REVISED -- L.A. Court Allows Reese Witherspoon to Proceed with Right of Publicity Claim Against Jeweler
(Revised to reflect final court order)
On Tuesday, a court ruled that Reese Witherspoon could proceed with her right of publicity claims against a number of defendants who had used her name and image to sell various products, particularly jewelery. One company allegedly named an engagement ring, Reese, in reference to the famous actor. The court dismissed Witherspoon's trademark and trade dress claims. Notably, the court also rejected her right to privacy claim because she did not claim "emotional distress" and the "photos and facts were generally known by the public and the photos were taken in public with Plaintiff's consent."
In the partial summary judgment order, the court indicated that there may be legitimate First Amendment defenses to some of the uses of Witherspoon's name and image. The court differentiated between uses that indicate that the jewelery would "imitate" Witherspoon's "look" or that describe jewelry trends in an article-like format, and other types of uses that might be more exploitative of Witherspoon's "commercial value." The use of her name as the product name would likely fall in the latter camp.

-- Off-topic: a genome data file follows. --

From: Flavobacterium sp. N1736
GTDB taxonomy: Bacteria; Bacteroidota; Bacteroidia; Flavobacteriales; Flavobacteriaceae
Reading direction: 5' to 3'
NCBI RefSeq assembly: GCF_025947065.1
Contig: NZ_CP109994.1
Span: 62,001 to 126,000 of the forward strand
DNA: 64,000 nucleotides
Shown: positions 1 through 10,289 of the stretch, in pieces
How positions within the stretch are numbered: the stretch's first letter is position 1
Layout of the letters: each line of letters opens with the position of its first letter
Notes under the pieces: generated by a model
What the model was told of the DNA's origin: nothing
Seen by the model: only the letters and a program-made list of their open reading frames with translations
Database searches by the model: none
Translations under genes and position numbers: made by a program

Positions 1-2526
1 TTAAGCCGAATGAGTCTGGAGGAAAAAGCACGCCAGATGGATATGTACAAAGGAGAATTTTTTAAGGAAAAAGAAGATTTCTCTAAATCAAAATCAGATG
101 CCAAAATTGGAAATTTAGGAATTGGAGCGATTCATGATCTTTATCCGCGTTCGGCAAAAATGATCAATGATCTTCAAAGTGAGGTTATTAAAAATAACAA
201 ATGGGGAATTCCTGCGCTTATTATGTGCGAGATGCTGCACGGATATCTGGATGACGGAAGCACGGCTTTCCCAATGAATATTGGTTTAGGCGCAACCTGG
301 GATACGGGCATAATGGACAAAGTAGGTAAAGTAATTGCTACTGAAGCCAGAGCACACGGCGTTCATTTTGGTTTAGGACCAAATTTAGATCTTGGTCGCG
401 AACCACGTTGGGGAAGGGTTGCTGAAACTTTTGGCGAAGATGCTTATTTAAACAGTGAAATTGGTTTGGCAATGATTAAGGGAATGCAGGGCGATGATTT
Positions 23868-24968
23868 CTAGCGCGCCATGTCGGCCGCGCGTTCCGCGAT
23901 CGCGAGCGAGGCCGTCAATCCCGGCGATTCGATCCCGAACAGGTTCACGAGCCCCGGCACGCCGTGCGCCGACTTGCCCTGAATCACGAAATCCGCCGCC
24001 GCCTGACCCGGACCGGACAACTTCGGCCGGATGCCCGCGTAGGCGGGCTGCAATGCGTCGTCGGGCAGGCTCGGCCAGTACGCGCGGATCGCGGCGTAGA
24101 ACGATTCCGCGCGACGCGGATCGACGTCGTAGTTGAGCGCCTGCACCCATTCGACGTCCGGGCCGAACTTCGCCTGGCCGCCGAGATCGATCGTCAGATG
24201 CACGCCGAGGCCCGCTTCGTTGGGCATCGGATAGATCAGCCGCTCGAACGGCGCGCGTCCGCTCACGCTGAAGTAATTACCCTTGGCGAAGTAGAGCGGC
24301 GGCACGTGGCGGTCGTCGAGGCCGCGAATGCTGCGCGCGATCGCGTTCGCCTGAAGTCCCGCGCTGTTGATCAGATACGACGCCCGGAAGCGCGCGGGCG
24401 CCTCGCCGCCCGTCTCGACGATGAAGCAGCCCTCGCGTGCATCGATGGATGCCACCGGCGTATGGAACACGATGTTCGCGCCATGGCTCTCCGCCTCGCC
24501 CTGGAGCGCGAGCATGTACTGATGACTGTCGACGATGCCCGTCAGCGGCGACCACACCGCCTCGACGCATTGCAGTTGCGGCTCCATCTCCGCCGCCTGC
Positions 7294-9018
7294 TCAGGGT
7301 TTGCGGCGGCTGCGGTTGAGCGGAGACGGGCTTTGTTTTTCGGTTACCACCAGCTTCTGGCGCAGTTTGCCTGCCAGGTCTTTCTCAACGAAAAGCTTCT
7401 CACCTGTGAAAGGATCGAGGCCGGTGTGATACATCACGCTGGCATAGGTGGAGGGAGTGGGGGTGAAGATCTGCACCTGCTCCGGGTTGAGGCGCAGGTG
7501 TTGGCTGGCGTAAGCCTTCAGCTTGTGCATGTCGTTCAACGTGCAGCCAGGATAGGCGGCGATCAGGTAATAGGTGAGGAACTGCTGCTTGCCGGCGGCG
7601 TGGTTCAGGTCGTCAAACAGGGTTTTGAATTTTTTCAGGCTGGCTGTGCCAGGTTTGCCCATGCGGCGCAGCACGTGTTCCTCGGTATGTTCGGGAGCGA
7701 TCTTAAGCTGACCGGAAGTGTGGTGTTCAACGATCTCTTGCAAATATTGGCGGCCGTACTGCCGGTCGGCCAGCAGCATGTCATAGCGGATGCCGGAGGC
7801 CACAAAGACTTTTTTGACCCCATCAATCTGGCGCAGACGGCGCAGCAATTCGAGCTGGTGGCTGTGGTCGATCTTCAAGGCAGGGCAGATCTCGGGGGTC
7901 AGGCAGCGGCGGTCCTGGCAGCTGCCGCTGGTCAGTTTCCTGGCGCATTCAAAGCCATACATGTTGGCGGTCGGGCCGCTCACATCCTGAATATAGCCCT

Other issues would arise if, as claimed, Witherspoon was wearing or even given some of the jewelery by the defendants who she then complained showed pictures of her wearing that same jewelery. This case therefore raises interesting questions about implied consent and also whether it is legitimate to accurately report and show celebrities using products. If Tiger Woods wears a watch by Omega, Omega should have a First Amendment right to tell the public this -- not withstanding Woods' deal with Tag Heuer. Omega should not be able to imply that Woods endorses the Omega or the particular advertisement, but a company should be able to truthfully report information that consumers might like to know. At the same time, a whole ad campaign revolving around such a use by Woods would certainly cross the line and be exploitative in a way that should not be protected by the First Amendment. I will disclose that one of my former students, Courtney Conner, argued for the defendants and I'm proud to report that she accurately and importantly pointed out that "You don't have to be a news organization to invoke First Amendment protection." This is a growing area of controversy in the era of Instagram, Pinterest and Twitter in which celebrities post photographs and companies simply retweet and repost those same images. These sorts of simple retweets and reposts without additional enhancement or promotion by companies deserve First Amendment protection. A recent article in the National Law Review, however, urged companies not to do so because of potential liability. This issue needs to be settled to provide future guidance and ideally to permit such truthful reporting, at least when it does not do unreasonably exploit the person's identity and instead simply and accurately reports the information (including relevant images).
THE RIGHT OF PUBLICITY: Privacy Reimagined for a Public World
This book from Harvard University Press by Professor Jennifer Rothman traces the history and development of the right of publicity and its current collision course with individual liberty, free speech and copyright law.